This article is part of a series examining the challenges of ending the conflict in Afghanistan. There is also a companion piece on Pakistan’s absence from the conference and the first part in the series.
The Bonn II Conference on Afghanistan reviewed progress in the country since 2001 and promised international engagement after the withdrawal of most NATO military forces in 2014. One hundred countries and international organizations outlined their support for Afghanistan, including affirmations of support for “a decade of transformation” (2015-2024). What was missing in Bonn is equally, if not more important, than what occurred there. Hoped-for progress on a peace and reconciliation process with the Taliban had not materialized, and there was no formal representation of the Taliban at the conference.
How to include the Taliban—including whom to invite—in any political process were the unanswered questions at Bonn. There was no formal Taliban representation at the conference, even as the international community has reached an apparent consensus that stability in Afghanistan lies in achieving a political reconciliation and settlement between the government and the insurgency. The principles for peace talks endorsed by the international community at Bonn remain opposed to the Taliban’s demands. Some, including the issue of respecting the constitution could prove to be a stumbling block, along with the continued presence of foreign troops that is now being negotiated.
There was no formal representation in Bonn from the Taliban. The first Bonn Conference, in 2001, also excluded the Taliban. At the time, geopolitical realities made it not feasible to have them represented, and the international community saw them as comprehensively defeated. Thus, anti-Taliban groups, dominated by the Northern Alliance, were fully supported to build a new state. Lakhdar Brahimi, at the time the Secretary-General’s Special Representative for Afghanistan and head of the United Nations Assistance Mission to Afghanistan, has said that Bonn I “was not sufficiently representative.” Many see this, and the Taliban’s subsequent exclusion from the political process, as contributing to a sense of exclusion that translated into support for the insurgency.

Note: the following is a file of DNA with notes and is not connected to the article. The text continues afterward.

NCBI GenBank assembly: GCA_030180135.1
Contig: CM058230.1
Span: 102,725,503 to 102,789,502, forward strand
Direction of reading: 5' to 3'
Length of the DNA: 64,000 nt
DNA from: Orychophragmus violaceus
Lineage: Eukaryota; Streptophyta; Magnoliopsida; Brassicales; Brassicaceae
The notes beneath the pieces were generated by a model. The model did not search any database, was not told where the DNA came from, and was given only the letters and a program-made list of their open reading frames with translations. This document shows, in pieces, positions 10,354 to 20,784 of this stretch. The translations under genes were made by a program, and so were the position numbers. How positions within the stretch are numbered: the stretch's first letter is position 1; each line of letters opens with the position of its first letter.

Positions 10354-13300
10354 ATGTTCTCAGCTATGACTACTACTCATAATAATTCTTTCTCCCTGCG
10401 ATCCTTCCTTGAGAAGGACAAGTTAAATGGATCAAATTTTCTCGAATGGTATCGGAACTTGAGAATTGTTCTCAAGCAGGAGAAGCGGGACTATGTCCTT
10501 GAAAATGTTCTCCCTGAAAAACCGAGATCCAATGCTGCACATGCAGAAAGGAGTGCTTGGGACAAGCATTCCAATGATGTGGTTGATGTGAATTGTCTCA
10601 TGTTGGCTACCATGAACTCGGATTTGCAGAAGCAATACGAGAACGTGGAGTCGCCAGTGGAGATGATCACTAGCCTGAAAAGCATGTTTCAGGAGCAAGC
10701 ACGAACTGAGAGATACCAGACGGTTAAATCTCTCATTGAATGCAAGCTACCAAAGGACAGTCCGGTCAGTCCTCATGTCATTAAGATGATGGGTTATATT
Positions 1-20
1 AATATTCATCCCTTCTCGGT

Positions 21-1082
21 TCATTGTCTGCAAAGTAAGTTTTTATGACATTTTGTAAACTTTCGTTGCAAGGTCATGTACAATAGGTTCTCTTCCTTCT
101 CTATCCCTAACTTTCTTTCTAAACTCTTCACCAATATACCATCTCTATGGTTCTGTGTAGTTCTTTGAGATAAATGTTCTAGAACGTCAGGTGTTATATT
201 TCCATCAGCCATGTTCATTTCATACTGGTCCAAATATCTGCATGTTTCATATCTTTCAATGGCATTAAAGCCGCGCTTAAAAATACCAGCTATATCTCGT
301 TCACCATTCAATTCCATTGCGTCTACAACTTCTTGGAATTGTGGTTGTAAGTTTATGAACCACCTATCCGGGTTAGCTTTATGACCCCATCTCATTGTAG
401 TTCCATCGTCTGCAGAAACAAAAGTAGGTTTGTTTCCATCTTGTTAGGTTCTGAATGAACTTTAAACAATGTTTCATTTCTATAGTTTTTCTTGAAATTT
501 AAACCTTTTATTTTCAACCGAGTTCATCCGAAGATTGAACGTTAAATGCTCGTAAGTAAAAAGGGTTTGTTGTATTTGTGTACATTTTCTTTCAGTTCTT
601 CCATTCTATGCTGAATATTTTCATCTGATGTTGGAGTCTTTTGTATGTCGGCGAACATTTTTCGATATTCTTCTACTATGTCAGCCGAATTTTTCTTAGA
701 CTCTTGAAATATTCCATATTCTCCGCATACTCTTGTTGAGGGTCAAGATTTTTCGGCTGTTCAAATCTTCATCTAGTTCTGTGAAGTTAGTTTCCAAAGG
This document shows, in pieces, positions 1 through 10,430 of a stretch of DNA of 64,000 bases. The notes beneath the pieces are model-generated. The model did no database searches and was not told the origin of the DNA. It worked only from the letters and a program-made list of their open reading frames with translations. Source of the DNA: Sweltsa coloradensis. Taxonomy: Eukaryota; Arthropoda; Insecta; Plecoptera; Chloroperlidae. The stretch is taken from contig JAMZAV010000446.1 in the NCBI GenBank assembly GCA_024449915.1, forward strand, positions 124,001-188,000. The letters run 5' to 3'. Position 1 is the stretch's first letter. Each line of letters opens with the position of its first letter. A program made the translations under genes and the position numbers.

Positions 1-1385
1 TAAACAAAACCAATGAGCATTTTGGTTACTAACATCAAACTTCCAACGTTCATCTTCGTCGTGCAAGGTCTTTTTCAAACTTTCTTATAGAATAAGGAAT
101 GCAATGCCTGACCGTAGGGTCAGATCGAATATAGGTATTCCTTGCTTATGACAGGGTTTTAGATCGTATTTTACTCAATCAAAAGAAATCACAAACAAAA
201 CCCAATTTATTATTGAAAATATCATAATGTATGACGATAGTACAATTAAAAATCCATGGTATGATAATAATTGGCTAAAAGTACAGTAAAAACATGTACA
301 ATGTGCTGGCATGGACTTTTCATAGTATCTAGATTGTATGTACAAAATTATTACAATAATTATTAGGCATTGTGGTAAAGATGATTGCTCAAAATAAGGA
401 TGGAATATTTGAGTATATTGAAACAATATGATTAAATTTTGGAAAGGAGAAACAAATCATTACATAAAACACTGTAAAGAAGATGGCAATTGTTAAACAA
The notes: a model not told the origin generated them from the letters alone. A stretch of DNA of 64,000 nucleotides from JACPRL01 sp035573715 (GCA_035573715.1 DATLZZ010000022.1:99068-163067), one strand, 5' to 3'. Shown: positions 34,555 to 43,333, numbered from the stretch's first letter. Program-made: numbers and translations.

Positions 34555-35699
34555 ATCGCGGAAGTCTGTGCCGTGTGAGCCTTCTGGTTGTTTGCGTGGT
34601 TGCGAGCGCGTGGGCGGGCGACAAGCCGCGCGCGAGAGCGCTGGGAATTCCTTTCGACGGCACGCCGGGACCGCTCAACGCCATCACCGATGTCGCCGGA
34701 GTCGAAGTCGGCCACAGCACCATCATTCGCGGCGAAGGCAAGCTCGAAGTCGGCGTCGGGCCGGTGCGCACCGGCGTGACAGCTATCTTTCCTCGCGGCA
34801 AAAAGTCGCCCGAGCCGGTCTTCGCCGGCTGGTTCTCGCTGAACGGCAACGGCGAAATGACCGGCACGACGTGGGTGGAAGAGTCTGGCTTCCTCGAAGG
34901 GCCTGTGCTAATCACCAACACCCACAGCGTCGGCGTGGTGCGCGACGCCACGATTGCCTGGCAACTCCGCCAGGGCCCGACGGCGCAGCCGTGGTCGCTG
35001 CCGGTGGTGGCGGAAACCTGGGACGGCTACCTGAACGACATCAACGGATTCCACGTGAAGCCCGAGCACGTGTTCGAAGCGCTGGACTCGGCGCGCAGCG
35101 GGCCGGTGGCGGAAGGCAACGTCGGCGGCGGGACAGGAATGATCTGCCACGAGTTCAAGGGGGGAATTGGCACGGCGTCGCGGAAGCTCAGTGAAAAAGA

Views have changed dramatically since 2001, and peace talks are now endorsed as the preferred route to achieve stability. Limited, largely secret, talks with the tacit approval of the United States had started between the Afghan government and Taliban representatives earlier this year. This process has largely collapsed, however, since the assassination in September of Burhanuddin Rabbani, former President and head of the High Peace Council. United States and Taliban representatives themselves have reportedly met directly as well in 2011. A breakthrough to larger talks might soon happen, as the idea of the Taliban opening a diplomatic office also now seems to be gaining strength, though there are sharp disagreements among the United States and the Afghan government about where and how.